An Aussie at the New York City Downtown Boathouse [58]

By Peter Osman

A year ago I was lucky enough to visit the New York City Downtown Boathouse. The following report has been far too long coming. If it encourages other visitors, a useful link is: http://www.downtownboathouse.org/. My deep appreciation goes to Ralph Diaz, Richard Muller, Tim Gamble, Harry Spitz, David Gordon and all the other good people of the club for their friendship and hospitability to a relative stranger from Oz.

Friday 20th June

There’s a standing wave in the middle of the Hudson River. I can see it from the Jumbo jet. It’s June 2003 and I’ve spent two days getting from Sydney Harbour Australia to New York. Tomorrow I’m going to be paddling in that river!

Saturday

Richard Muller and Tim Gamble are longtime volunteers at the Downtown Boat House and have kindly organised a kayak trip for me, so I leave an excellent, cheap hotel called the Cosmopolitan and walk a few blocks to the Hudson River on the Lower West Side Manhattan. Within a few baseball strikes of the Statue of Liberty is Pier 26. Snaggle toothed piles poke out of the water and next to the pier is a grey breeze block cement building with a sign on the front saying “Downtown Boathouse”. It’s 7am, the air is brisk and I’m way too early so there’s no-one in sight. A set of three notice boards proclaim that the kayaking is free of charge, describe a comprehensive set of trips and lessons and give a short set of rules for safety. There’s no doubting the location.

Then along comes a young man on a bicycle towing a trailer. Well of course this is folding boat territory and that’s exactly what he’s towing. He stops, says “Hi” and starts to unload and assemble a Feathercraft K-Light. I’ve not seen a KLight being put together before and have heard varying reports, but this boat assembles very easily. I’m suitably impressed, then astounded as he pulls apart his full sized folding bike and packs it away in the boat. The wheels go into a plastic disk shaped bag on the stern. I fear for its stability but in the water he looks very comfortable, paddling what looks for all the world like a miniature kayak version of the Starship Enterprise from Star Trek.

Now Harry Spitz, arrives and immediately makes me feel as though I’m a life time member. He’s the trip leader today and unlocks the Boat House. In the street its concrete grey, bleak and cold. As the door opens there’s an explosion of color and warmth. All kinds of kayak line up in row upon row. Gear protrudes from nooks and crannies everywhere. It’s like Dr Who’s Tardis, far bigger inside than out; kayaker heaven and I’m just waiting for the angels to sing! Harry has organized what looks like the very best boat in the house for me, a Kevlar Dagger. It’s a large but surprisingly light craft that just skims through the water.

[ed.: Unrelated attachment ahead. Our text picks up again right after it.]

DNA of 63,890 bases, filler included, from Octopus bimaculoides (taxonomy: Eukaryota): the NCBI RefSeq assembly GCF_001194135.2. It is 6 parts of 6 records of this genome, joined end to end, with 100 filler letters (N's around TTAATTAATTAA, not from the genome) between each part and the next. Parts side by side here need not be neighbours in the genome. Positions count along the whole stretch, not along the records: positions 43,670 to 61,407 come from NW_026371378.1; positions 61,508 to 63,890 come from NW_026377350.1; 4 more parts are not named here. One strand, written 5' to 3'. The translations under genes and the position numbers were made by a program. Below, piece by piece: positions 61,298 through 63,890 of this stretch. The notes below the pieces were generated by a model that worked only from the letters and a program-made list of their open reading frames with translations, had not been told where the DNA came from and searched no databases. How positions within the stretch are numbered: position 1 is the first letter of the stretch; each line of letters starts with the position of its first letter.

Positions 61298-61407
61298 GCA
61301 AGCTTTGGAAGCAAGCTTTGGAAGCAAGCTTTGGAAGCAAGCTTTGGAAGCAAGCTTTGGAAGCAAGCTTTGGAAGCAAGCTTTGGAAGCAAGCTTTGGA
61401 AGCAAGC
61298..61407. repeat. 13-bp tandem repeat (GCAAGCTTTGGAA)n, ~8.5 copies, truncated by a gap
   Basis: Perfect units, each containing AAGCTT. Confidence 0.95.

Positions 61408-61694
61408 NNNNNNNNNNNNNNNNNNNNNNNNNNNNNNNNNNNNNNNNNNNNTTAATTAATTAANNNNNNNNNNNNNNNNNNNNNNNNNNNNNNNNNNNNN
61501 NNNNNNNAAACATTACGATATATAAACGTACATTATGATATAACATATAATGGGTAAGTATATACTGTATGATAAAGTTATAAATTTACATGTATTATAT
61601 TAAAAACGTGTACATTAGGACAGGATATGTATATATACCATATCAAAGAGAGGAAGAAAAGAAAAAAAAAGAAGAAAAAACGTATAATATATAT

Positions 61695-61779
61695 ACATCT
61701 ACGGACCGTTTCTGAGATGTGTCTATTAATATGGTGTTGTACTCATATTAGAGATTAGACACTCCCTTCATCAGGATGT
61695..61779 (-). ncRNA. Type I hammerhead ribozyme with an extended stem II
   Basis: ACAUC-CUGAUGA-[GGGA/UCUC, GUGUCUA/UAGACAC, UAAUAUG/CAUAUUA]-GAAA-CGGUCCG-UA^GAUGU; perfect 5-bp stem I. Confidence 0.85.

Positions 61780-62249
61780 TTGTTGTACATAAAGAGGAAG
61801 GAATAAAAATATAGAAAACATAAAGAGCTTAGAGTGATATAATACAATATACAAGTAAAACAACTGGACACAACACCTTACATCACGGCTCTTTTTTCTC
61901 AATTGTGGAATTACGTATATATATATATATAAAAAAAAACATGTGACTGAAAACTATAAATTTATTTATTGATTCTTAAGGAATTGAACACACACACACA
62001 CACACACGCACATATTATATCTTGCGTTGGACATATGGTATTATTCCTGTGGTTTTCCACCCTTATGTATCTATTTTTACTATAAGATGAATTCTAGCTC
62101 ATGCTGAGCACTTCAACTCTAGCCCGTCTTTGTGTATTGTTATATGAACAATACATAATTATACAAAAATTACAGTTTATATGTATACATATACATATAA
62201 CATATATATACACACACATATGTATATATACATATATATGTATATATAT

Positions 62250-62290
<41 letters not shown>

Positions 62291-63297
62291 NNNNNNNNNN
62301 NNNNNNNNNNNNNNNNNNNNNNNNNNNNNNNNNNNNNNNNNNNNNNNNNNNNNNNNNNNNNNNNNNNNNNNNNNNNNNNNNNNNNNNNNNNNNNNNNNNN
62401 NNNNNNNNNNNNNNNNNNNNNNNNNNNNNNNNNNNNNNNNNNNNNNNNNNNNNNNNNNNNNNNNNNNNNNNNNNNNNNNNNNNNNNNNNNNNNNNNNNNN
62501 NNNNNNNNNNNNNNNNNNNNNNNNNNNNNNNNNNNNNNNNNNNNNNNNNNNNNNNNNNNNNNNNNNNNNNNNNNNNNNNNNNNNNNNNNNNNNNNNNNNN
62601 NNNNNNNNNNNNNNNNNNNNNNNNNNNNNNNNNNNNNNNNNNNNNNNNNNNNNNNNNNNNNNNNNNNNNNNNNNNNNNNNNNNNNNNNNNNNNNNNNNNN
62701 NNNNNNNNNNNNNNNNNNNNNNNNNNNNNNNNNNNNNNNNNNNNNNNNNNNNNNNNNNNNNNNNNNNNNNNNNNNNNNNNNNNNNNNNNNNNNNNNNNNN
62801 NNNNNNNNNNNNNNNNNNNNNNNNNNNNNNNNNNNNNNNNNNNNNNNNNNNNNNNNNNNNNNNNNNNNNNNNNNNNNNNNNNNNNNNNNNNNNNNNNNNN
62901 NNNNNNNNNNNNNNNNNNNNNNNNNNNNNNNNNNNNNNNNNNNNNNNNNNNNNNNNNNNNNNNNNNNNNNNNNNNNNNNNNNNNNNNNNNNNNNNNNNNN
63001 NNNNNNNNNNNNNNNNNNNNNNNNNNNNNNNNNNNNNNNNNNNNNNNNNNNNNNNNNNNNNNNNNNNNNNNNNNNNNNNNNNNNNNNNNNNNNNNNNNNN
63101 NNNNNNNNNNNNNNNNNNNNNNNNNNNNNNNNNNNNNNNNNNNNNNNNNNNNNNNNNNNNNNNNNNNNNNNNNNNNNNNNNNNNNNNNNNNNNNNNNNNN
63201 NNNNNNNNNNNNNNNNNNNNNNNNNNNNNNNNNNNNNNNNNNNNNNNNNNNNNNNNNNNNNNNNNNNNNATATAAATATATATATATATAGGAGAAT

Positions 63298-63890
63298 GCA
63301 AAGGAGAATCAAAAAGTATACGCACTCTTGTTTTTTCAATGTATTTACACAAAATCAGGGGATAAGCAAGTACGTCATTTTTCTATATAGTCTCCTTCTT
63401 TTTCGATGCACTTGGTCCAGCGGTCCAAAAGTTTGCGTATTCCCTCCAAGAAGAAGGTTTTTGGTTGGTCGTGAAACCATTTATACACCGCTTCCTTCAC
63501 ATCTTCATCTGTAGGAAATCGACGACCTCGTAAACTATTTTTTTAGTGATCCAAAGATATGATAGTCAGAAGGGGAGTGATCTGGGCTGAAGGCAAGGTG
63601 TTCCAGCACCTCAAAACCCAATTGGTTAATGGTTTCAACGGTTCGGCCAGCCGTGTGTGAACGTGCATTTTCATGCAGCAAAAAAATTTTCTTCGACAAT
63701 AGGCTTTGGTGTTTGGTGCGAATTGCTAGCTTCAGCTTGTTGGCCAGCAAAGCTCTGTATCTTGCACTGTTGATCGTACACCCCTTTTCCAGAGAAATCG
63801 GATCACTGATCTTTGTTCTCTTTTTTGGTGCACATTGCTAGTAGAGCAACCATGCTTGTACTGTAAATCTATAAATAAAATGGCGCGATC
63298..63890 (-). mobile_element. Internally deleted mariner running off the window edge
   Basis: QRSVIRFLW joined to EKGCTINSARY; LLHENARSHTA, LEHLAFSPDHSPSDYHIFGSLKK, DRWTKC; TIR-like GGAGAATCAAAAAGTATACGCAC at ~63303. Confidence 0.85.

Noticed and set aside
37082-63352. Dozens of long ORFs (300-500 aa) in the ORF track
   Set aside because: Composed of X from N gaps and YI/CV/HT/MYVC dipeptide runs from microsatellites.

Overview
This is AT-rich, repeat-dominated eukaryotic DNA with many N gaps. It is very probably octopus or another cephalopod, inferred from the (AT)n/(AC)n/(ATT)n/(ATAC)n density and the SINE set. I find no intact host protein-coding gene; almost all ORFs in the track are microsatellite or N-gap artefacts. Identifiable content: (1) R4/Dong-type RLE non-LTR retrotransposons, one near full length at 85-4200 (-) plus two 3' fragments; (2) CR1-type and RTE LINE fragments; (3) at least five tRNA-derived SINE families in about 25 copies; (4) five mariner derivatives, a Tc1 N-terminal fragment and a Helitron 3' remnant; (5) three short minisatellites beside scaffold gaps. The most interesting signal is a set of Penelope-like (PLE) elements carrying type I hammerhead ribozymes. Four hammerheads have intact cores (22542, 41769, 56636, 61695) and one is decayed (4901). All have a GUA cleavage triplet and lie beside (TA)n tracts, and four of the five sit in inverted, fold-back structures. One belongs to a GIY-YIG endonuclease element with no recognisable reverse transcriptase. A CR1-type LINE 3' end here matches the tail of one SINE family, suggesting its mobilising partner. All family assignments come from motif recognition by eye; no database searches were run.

I can hardly believe it as we paddle around the Statue of Liberty, can’t think of a better way to be seeing it. We stay a reasonable distance from the security marker buoys but nevertheless the local coast guard comes over to check what we are doing. There’s a 150 yard limit on approaching the island. Next we pass through Port Liberte, New Jersey, a village of very fine houses set up in a system of canals, a miniature Venice, and then its time to paddle around the back of the statue and under a bridge and around to a floating boat restaurant where we climb on to a wharf about the same size as at the fish market in Sydney. Unlike Sydney, there are no diners curiously looking on to see if any of us fall in! Lunch and coffee, great! Finally we paddle back across the Hudson passing the Empire State tower and the Woolworths Building in the distance.

The conditions are flat and when asked I suggest the paddle is a grade 1. But appearances are deceptive – the currents can be fierce, as I will discover on Sunday. One of our group, Eric, invites me to join some friends in a circumnavigation of Manhattan Island. I’m told with careful timing the currents can just about carry a kayaker all the way around and the conditions are going to be exactly right at 2 am on Tuesday morning. I have to decline as I’ve got an early appointment on Tuesday. But I will always regret missing the chance.

A wonderful day.

Sunday

The following morning, again I’m at the boat house and this time the trip leader is David Gordon. He is a muscular looking paddler and has found me a red plastic Dagger, somewhat smaller than yesterdays but about the size I’m used to. There’s a bigger turnout today including some newcomers to the sport. I’m feeling privileged as new visitors are usually offered sit on tops, which are safe, albeit slow.